Internet Problem Solving Contest

IPSC 2006

Solution to Problem M – Matrioska

This problem was rather easy - at least concerning its idea. All you had to do was to find out what 'envelope' format was used, decode it and repeat this several times (with different envelopes, of course).

We used several common file formats - ZIP, WAV, PS, some general encodings - UUEncode, Base64 and several programming (or other) languages - Pascal, C/C++, TeX, Befunge and Whitespace. There are tools/compilers/viewers available for opening or otherwise processing all of these formats, see the Reference section below.

Generally, Google is your very good friend for this task. If there is any human-readable header in the data (at any step in decoding), searching for relevant part of it usually reveals what format it is. Another useful tool is file on most UNIX systems, which can most of the time tell you exactly what the format is. However, this is not always the case - it would be too simple then. Finally, Wikipedia always contains basic description and links to other resources and tools.

EASY input

So, let's start. In the following, each step starts with format used and a short description of how to guess it and what to do next.

  1. UUEncode - get this file
    Format used for encoding binary attachments to e-mails (now obsoleted by MIME). Googling for begin 644 does the trick; many tools for decoding are available.
  2. C/C++ source code - get this file
    This should be straight-forward for all of you.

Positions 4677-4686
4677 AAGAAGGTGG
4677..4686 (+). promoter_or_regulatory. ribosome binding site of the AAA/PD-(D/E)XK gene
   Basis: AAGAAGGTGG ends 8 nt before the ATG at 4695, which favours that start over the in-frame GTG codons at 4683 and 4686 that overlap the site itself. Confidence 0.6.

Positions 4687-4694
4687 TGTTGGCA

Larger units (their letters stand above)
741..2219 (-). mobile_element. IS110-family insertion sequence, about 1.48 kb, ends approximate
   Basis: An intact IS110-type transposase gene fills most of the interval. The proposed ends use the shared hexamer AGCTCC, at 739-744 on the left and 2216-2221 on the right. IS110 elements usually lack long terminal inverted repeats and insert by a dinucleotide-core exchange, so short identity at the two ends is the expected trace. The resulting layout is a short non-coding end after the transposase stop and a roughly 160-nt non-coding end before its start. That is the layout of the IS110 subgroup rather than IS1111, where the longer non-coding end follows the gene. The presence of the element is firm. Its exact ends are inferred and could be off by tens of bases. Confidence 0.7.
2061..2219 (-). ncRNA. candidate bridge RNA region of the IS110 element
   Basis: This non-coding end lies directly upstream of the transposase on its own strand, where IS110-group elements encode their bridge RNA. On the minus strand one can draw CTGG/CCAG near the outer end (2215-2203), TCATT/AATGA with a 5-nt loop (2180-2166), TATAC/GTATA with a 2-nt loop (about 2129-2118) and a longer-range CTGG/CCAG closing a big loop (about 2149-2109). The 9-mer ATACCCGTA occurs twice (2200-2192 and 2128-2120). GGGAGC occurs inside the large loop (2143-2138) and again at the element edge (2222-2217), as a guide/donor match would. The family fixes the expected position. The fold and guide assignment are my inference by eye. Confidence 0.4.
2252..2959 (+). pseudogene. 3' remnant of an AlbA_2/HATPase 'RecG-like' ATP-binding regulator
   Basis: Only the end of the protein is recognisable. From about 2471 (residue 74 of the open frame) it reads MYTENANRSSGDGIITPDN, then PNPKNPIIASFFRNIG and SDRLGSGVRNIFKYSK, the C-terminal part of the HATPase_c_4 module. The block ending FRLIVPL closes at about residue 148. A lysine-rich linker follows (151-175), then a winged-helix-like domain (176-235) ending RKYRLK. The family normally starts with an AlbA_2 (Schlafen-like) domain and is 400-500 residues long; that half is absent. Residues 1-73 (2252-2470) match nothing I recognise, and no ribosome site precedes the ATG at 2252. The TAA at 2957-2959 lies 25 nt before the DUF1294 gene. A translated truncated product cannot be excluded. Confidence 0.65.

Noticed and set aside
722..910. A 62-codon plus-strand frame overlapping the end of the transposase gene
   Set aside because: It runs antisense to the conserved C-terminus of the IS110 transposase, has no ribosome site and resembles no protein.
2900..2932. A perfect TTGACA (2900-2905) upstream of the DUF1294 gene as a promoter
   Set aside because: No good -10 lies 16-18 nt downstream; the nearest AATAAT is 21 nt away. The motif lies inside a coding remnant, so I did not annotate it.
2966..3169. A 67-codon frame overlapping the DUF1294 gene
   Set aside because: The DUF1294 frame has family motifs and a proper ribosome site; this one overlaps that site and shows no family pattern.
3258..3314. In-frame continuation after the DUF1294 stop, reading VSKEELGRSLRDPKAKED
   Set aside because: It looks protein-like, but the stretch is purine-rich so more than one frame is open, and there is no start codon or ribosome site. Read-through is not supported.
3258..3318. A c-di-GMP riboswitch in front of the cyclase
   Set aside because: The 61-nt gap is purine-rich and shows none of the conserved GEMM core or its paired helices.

3. WAV file - get this file
    Probably the most common file format for storing short audio sequences, promoted by Microsoft. It can contain any actual sound encoding, however, in this case raw PCM (8bit) is used and any audio player should play this.
  4. Morse code - get this file
    Standardized (1865) encoding for transmitting characters into a sequence of short and long beeps. If it is too fast for you, try increasing the r=5 constant.
  5. Plain text - get this file
    "THAT WAS TOO EASY TRY HARD ONE"; this is clearly the original message, we are done.

HARD input

  1. Base64 - get this file
    This is probably the most common encoding these days for binary e-mail attachments, used in MIME (e-mail format capable of packaging several parts into a single e-mail message); you can note that only symbols A-Z, a-z, 0-9 and +/ are used (64 in total) with some = signs at the end, hence the name. Many tools (both online or offline) available, you can even create an e-mail message by copy&pasting this into e-mail source and looking at the result in any e-mail client.
  2. ZIP archive - get this file
    One of the most popular data compression format, with PK signature at the beginning. Some operating systems can even open this format directly (after adding the .zip extension, probably).
  3. PostScript - get this file
    Special page-description language for (hi-end) printers. It is a stack-based general-purpose Turing-complete programming language with special commands for describing graphic elements within a page. Looking at the header is enough to guess the format. If you have a PostScript-capable printer around, just print it; otherwise, use GhostScript or any GUI for it.
  4. Befunge source code - get this file